Rice is strategic for its import substitution potential and its place in climate smart agriculture. The priorities for rice research include development of varieties that are resilient to biotic and abiotic stresses; investment in integrated crop management practices; post harvest management; value addition, product development options and marketing; integrated pest management; labor saving and gender responsive technologies; developing efficient early warning  systems; generation, adaption and scaling out of post-harvest mechanization technologies for enhancing quality and market value of rice; designing and determining efficient water utilization options for rice production, preservation options for fresh and processed rice products, among others.

The newly introduced commodities are: Beans, poultry, edible oil seeds and land husbandry.


This commodity was chosen to target the export markets and reap benefits associated with value addition for products like dry grain and canned pre-cooked beans. Beans are also a strategic export commodity within the region from areas of deficit to areas of surplus.


Was chosen for its high import substitution potential considering high importation of poultry products into the region. The meeting considered the exploding demand for local free-range chicken as a critical element.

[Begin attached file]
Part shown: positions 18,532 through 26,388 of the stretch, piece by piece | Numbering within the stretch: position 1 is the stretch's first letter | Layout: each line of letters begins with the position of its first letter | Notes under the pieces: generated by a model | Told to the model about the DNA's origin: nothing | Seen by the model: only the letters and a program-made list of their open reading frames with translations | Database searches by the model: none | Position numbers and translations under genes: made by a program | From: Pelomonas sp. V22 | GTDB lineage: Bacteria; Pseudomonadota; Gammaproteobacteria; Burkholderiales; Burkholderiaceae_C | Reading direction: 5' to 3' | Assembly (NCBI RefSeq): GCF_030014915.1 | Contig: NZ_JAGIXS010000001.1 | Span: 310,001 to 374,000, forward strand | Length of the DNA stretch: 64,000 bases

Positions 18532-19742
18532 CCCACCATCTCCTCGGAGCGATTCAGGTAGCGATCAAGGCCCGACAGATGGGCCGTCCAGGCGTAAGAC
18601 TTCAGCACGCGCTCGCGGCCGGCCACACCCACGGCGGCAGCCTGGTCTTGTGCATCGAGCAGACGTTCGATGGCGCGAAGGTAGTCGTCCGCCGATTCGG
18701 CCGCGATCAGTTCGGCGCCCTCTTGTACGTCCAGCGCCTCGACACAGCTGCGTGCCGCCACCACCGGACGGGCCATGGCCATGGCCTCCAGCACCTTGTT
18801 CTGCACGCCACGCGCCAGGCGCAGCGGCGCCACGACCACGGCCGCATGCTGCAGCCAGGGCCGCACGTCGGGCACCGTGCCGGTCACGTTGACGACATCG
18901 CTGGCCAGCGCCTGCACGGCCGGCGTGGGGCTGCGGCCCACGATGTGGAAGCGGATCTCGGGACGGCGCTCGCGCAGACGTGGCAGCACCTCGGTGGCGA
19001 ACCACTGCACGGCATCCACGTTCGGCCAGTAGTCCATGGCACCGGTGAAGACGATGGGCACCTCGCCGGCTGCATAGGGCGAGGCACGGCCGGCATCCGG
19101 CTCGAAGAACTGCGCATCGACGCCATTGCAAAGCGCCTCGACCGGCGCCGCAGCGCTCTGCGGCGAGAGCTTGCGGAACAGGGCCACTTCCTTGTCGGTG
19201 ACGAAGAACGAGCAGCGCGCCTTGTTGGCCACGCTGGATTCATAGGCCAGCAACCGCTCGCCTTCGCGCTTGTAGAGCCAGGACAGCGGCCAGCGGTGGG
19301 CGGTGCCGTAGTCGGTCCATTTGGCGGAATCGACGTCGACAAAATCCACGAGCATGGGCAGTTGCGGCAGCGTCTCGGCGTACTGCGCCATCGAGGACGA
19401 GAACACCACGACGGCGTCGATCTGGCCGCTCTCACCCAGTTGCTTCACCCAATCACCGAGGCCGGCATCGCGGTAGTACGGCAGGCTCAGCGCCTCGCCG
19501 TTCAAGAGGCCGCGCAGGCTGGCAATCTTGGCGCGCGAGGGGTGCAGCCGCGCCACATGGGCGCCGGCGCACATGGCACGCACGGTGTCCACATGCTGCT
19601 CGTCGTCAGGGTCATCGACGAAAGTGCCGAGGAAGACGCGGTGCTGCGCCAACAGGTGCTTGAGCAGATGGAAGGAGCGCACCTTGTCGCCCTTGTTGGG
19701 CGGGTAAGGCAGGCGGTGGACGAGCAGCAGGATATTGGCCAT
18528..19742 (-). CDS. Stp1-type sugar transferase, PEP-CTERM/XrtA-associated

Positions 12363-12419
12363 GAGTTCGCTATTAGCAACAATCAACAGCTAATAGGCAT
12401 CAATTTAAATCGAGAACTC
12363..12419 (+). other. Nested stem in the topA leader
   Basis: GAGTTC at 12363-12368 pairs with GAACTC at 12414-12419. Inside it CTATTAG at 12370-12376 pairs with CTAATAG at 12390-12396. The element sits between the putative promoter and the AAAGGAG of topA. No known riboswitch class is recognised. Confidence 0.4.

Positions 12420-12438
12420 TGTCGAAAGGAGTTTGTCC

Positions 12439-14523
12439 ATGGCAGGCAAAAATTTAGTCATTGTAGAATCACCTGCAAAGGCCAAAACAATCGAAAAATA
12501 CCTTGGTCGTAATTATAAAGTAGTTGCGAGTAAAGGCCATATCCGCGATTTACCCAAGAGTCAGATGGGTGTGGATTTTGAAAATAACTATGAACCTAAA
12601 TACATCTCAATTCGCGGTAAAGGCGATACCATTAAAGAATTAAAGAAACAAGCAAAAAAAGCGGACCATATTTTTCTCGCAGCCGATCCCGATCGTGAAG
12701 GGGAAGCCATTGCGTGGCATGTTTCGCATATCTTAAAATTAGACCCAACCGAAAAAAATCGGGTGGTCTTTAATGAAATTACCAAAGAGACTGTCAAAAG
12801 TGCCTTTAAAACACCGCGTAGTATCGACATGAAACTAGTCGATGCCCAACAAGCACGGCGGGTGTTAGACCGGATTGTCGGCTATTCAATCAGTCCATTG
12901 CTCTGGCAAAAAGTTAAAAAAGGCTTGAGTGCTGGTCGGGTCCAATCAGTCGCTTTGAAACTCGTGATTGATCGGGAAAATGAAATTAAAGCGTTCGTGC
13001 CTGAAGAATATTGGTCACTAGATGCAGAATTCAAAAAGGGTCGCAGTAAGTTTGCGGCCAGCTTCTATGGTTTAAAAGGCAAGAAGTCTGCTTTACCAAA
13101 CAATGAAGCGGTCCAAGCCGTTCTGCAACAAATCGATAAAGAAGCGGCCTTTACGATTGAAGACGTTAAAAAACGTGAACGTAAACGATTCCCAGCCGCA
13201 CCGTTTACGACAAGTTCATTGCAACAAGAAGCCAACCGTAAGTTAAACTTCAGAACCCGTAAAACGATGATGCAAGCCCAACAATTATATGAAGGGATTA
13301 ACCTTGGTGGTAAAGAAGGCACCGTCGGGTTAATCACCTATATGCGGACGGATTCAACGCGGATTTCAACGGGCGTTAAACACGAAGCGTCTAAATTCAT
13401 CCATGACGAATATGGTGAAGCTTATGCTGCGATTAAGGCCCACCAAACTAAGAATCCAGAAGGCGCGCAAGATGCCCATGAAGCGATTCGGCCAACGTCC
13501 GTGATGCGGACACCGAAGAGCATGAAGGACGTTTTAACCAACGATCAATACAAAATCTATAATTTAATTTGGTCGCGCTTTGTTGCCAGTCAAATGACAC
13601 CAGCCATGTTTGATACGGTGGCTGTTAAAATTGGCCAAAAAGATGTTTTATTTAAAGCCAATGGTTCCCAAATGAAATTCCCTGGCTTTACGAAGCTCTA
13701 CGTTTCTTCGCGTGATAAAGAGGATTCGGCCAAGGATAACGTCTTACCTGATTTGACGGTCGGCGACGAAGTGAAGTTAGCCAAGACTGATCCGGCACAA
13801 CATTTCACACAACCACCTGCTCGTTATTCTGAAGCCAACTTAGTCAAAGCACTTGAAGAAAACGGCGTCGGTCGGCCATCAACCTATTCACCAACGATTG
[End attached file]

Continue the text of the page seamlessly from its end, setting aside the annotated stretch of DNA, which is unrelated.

Edible oil seeds

This could have more than one commodity including sunflower, soybean, and groundnuts etc: The high volume of edible oil imports into the continent informed the choice.

Land husbandry

Although not considered a commodity, land husbandry made an important entry into the ECAAT commodity list because of the urgent need to tackle widespread erosion, declining soil fertility, and increasing land degradation. It was noted that land husbandry is critical for national and regional food and nutrition security, climate change and variability, and ultimately incomes from farming.

Rwanda, drawing from its unique experience in land husbandry, made a sound case for land husbandry to harness landscapes that are a challenge to agriculture. Under this research area, the priorities include mapping and modeling terracing based land husbandry practices for decision making; developing decision support tool for monitoring crop yield and forecast food security; undertaking socio-economic models for land use and management system.

Others are; mainstreaming efficient systems for management of rainfall, run-off and water use; investment in prediction tools on soil, landslides and nutrients losses; investment in climate smart integrated crop-livestock farming system; cost effective adaptive landscape mechanization machines for pre and post production.

Other commodities discussed included potato and banana; and cross-cutting issues such as climate smart agriculture, socio-economic aspects, mechanization, ICT and knowledge management.

Article by Ben Moses Ilakut-ASARECA communications unit

Date Published: 
Sunday, 19 November 2017